## A bug...

Clearly the answer from RealDomain:-solve({y=y,y<>0},y) is wrong and reveals a bug in RealDomain:-solve.

I think it can be traced from RealDomain:-solve via
SolveTools:-PolynomialSystemSolvers:-RealDomainFrontEnd
and
SolveTools:-PolynomialSystemSolvers:-RCRealSolver
to
SolveTools:-SemiAlgebraic,
which is being used here like this:
SolveTools:-SemiAlgebraic([0, y],{y});
Indeed

```SolveTools:-SemiAlgebraic([0, y<>0],{y});

```

returns [[y < 0], [0 < y]], which in the real domain is equivalent to y<>0.

## Solving for the highest derivatives...

@9009134 For your reformed program the system sys obtained by

`sys,bcs:=selectremove(has,dsys3,diff);`

still cannot immediately be solve for the highest derivatives hdiff:={diff(theta(x), x, x), diff(u(x), x, x, x, x), diff(w(x), x, x, x, x)}.
But sys can be written
diff(u(x), x, x)+diff(w(x), x)*diff(w(x), x, x) = 0.
If that equation is replaced by the same differentiated twice the resulting new system can be solved for the highest deivatives hdiff.
Since you differentiated sys twice you have 2 constraints:

diff(u(x), x, x)+diff(w(x), x)*diff(w(x), x, x) = 0 and
diff(u(x), x, x,x)+diff(w(x), x,x)^2 + diff(w(x), x)*diff(w(x), x, x,x) = 0.

Since the lhs of these will be constant you just need to evaluate them at one of the endpoints, e.g. 0
This gives you two new boundary conditions besides the 10 you already got. Thus you must remove two of the old ones.

Actually solving the new system for hdiff reveals that the denominator
(-1+400000*w(x))^6*(2*diff(u(x), x)+diff(w(x), x)^2)
appears.
This means that D(u)(0) and D(w)(0) cannot both be zero if you want to avoid a singularity at x=0. It's the same at x=0.001.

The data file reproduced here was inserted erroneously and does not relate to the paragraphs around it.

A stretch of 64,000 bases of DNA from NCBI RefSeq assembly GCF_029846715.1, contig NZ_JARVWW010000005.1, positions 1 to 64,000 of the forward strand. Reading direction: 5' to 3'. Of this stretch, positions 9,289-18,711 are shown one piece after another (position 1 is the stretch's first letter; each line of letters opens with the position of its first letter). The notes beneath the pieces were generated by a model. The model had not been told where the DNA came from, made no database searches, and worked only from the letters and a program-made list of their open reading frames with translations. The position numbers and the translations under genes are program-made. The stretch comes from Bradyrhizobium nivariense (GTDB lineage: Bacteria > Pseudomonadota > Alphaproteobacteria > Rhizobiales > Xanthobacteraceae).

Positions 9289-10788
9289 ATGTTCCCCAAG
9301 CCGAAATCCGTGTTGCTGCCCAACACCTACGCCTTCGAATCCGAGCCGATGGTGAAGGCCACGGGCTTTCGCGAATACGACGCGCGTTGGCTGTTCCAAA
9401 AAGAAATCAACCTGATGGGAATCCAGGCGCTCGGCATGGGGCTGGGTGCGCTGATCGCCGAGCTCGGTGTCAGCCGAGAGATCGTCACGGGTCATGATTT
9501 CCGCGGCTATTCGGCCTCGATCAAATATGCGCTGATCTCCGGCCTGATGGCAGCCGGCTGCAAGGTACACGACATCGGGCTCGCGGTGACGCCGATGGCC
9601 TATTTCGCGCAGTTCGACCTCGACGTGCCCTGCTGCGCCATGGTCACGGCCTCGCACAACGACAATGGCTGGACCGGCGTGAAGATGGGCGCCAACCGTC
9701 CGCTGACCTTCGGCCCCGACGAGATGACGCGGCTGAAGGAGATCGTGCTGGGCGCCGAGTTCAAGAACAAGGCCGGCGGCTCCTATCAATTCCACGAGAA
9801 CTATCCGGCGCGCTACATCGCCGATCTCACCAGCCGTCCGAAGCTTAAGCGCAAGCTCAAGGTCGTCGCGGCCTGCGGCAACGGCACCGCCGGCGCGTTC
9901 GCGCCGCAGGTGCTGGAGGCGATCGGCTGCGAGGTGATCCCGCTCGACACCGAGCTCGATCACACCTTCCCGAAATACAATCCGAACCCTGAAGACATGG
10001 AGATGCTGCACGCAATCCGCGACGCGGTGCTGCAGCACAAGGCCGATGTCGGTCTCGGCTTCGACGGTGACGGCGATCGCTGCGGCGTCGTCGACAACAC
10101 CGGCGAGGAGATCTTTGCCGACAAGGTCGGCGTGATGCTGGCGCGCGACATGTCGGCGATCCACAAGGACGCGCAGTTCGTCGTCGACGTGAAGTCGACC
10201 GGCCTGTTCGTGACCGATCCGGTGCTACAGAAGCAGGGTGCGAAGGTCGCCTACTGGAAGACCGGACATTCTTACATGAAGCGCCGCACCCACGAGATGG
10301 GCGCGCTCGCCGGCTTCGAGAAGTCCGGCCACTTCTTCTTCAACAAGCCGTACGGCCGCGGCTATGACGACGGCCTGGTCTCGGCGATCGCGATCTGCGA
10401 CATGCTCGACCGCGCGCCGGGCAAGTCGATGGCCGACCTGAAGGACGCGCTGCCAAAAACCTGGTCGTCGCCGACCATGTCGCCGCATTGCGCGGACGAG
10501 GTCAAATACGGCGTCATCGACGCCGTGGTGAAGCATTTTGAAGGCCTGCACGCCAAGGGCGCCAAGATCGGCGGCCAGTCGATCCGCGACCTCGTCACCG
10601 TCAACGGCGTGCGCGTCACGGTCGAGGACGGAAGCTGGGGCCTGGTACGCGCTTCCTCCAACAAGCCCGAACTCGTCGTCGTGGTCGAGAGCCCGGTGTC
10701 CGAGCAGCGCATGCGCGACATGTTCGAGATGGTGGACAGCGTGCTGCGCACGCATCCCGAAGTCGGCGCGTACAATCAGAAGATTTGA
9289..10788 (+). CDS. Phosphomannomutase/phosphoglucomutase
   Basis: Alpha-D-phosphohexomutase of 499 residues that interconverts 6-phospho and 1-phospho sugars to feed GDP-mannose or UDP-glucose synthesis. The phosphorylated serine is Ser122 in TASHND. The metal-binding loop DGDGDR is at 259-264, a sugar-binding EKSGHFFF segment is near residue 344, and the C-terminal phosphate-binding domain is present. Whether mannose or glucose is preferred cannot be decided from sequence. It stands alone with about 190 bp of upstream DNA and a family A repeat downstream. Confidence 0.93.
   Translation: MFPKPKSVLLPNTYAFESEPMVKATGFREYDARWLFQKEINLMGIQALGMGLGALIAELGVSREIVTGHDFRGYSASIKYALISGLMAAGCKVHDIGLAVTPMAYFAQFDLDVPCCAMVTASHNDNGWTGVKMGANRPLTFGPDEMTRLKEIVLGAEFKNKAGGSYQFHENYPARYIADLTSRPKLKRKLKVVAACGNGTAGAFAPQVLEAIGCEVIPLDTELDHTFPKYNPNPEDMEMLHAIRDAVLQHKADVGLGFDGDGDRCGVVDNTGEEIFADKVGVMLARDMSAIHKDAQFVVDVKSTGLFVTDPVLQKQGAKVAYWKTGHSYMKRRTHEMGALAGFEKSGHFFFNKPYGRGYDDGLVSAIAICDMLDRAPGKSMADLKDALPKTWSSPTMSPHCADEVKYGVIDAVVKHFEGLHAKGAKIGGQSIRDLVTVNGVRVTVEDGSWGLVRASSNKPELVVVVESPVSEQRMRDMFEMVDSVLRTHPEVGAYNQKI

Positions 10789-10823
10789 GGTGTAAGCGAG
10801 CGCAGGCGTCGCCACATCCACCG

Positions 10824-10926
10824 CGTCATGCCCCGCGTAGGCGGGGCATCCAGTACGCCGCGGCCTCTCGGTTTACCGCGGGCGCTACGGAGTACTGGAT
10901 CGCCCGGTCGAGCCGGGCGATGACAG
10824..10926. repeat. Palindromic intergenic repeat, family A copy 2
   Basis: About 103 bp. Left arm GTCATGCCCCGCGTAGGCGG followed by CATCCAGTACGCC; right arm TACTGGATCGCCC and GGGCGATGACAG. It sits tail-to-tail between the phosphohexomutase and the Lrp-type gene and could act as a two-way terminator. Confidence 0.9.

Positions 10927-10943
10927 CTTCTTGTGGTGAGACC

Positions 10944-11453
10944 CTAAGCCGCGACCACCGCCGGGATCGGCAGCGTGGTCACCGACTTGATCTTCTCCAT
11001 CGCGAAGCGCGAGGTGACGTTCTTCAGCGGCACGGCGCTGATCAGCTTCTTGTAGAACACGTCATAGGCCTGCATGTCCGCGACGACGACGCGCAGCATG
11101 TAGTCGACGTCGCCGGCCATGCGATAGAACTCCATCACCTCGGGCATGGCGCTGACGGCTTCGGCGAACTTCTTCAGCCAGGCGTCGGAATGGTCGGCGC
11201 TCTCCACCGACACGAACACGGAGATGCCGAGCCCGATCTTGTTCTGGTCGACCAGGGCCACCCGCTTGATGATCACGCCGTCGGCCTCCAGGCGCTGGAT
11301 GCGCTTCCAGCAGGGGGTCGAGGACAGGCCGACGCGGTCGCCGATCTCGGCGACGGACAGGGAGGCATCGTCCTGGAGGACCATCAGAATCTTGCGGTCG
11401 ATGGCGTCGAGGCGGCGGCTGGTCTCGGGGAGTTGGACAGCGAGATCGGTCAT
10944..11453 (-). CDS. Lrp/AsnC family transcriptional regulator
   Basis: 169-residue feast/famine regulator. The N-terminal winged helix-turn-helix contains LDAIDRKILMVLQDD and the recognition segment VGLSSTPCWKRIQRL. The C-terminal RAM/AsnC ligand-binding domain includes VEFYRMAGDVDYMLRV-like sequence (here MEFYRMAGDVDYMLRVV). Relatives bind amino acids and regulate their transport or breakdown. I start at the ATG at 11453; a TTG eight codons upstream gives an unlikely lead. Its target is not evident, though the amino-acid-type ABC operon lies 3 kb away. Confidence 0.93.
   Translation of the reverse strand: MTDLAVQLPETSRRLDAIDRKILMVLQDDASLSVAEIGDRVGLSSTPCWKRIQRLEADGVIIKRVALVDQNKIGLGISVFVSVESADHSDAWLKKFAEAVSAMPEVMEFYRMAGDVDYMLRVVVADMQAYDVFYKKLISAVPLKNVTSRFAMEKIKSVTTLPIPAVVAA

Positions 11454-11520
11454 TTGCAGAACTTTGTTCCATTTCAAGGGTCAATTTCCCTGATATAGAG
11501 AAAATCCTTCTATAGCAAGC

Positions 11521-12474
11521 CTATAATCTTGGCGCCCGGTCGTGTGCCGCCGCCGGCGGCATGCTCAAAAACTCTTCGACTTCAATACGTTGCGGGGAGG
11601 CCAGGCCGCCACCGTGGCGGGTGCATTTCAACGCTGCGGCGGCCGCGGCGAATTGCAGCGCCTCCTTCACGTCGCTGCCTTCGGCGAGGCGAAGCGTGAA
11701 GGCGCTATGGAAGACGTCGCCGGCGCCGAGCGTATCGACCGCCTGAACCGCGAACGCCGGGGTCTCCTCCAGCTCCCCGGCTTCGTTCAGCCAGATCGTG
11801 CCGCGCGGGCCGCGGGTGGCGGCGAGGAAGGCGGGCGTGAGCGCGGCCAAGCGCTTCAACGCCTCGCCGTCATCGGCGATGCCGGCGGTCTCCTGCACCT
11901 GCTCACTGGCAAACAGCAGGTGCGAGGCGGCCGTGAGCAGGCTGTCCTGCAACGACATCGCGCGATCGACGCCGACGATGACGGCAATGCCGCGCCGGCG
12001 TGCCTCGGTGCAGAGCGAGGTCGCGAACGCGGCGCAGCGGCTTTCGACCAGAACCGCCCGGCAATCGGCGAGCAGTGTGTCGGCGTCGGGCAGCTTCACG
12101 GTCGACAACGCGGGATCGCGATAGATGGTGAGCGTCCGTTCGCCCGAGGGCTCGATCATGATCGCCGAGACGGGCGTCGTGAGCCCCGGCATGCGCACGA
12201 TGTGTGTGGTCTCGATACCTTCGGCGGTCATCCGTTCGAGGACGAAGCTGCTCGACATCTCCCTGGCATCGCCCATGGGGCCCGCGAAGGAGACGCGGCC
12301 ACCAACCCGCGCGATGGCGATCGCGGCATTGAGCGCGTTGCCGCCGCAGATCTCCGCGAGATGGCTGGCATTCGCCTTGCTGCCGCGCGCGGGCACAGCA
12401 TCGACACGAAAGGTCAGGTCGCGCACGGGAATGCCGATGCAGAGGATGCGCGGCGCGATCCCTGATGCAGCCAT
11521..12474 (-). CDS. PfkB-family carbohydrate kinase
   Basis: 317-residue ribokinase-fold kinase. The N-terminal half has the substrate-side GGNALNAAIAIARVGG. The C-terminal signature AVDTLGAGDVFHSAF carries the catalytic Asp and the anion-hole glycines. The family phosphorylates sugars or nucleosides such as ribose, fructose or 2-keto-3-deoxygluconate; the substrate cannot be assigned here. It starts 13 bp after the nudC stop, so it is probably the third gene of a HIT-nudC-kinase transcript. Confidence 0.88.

Thus in revising your bcs you should have this in mind.

## Solution is obtained in Maple 2016...

A solution is indeed found in Maple 2016.2. It takes a while and the result is so enormous that it is not printed, but a message is printed:
`[Length of output exceeds limit of 1000000]`

The result is there, but you should be happy that it is not printed.
Suppose you save the solution in sol.
Then try e.g.

```sol:=solve({e1, e2, e3, e4, e5}, {S__1, S__2, S__3, S__4, S__5});
nops([sol]); # 2
sol; #Very simple
length(sol); # 6216065
## Setting the parameters to 1 all of them for ease of testing:
params:=indets({e1, e2, e3, e4, e5},name) minus {S__1, S__2, S__3, S__4, S__5};
evalf(eval(sol,params=~1));
```

## The second is correct!...

Actually it is the second version that is correct. The first is false.

```restart;
eqns:=
[x=1, -1/(exp(h)+1/exp(h))^(1/2)/(exp(h)-1/exp(h))^(1/2)*(exp(h)^2-2+1/exp(h)^2)^(1/2)*x = tanh(h)^(1/2)];
eval(eqns,{x=1,h=2});
evalf(%); # Not equal
```

For h>0 eqns has no solutions for x. For h<=0 it does. (And nobody says that h couldn't be complex either).
Looking a little closer:

```eq2:=eval(eqns,x=1);
rhs(eq2)^2-lhs(eq2)^2;
convert(%,exp); # 0
```

It may be that solve in getting the first incorrect result squares eq2 as I just did.

﻿